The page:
“When I saw her proving to be a responsible media user, we gradually migrated to Version Two of the contract. By the third version, she was allowed to be on social media like Instagram,” explains Dr Jiow, 47, who has four kids aged eight to 15.

His daughter is no longer on the contract.

“What I found amazing was how she deleted Instagram from her phone on her own at one point when she felt it was distracting her from her studies – that shows her maturity in media usage,” he says.

Make active play a priority

The WHO recommends three hours of play for young children. Take your child to the playground for at least an hour a day, says Dr Kiing.

Dr Jiow got his kids started on sports and outdoor activities from a young age so that digital media does not have a strong hold on them.

“WHO’s recommendations on play time are incredibly important. Our kids really need to be out in the playgrounds for another hour after school ends,” Dr Kiing says.

“It’s better for their vision, motor coordination and social engagement. We have plenty of lovely playgrounds in Singapore, which are under-utilised,” she adds.

Take screen time out of meal time

While you may not be able to eliminate screen time, you can enforce screen-free timings.

When kids are accustomed to eating with a screen in front of them, they learn to eat by distraction, Dr Kiing says.

“Over time, you will find that it takes longer and longer for them to finish a meal. I’ve had families whose children take an hour to finish a meal in front of the screen,” she says.

“Children need to understand that eating is a social and enjoyable activity. The best way to do this is to eat with your children at mealtimes, wherever possible, so they imitate what we do,” she adds.

Set up a screen-free zone/ room at home

Carving out a tech-free zone will give your kid and your family a much-needed media break. This could be anywhere in your home, the bedroom, a cosy corner or dining area, Dr Jiow says.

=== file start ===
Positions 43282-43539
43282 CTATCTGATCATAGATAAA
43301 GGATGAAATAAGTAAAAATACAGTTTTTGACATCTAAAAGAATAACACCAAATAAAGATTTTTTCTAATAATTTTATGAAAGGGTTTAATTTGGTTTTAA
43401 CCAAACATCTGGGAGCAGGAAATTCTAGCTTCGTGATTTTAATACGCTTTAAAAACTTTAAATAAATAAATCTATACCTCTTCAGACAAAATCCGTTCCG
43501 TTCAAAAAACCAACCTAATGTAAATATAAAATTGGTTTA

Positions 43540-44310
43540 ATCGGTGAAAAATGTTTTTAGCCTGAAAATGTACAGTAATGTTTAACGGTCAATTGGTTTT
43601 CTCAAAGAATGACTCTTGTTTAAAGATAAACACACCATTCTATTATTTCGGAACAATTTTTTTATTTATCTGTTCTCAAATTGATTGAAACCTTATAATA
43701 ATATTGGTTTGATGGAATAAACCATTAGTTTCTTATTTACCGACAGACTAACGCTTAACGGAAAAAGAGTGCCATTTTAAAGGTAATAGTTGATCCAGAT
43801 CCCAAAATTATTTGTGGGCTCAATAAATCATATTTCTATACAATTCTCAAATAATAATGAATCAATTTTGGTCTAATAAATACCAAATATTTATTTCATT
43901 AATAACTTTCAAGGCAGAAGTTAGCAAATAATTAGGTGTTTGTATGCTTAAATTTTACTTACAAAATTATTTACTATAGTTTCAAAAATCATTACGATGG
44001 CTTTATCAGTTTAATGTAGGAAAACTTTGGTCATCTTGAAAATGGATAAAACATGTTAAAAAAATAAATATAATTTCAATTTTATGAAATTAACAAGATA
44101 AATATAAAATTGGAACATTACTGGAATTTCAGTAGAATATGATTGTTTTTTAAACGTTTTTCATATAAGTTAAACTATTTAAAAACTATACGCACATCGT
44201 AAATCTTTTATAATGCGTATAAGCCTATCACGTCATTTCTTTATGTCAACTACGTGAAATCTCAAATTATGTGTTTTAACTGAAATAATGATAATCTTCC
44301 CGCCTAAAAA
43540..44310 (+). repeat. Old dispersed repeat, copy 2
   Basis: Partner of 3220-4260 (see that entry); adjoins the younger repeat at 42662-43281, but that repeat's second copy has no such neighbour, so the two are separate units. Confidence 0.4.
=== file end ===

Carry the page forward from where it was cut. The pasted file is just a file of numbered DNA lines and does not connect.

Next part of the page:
If you need some entertainment, fill it with low-tech items like books and board games.

Consider a charging zone. This is the place where all mobile devices are charged overnight – that includes your screens, too – so that everyone is not glued to their screens through the night.

Do not leave your kid with the digital sitter

Make sure you or an adult sits next to your two-year-old when she has screen time; your role is to help her make sense of what she is viewing, Dr Kiing says.

If caregivers are tied up with chores, use a play yard and fill it with safe-age appropriate toys to occupy the child. Dr Kiing advises using a play yard before the child is mobile so that she gets used to it.

Even if your child is older and screen time use is inevitable, say for school activities, homework or research, parent’s supervision is still important, experts say.

Turn off the TV

Leaving the television on in the background is just as as bad.

Research shows that background television is linked with delays when kids are exposed too young, and their quality of play is also poorer, Dr Kiing shares.

My Reading Room


Some online features are designed to keep users hooked, says According to Common Sense Media, a non-profit group that provides advice and tools on media and technology.

Turn off the following key features. You can usually find them in your device or account settings.

• Autoplay
• Push and app notifications

• In-app purchases


Why does your kid throw a tantrum when you take his iPad away?

It is much harder for a young child to disengage from a screen device than any other toy or book, says child development expert Dr Jennifer Kiing from NUH.

Apps that have fast-moving or changing sounds and images tend to keep your kid engaged for longer.

“A developing brain is programmed to seek out sounds, visual images and stay locked onto the source of this, especially if the images and sounds change frequently,” Dr Kiing explains.

A young brain will stare at a screen which produces sound and moving images because it causes a dopamine (feel-good chemicals) release in the brain, and this is associated with reward.

“The brain is chemically rewarded for looking at the screen, which results in ‘addictive’ behaviours.”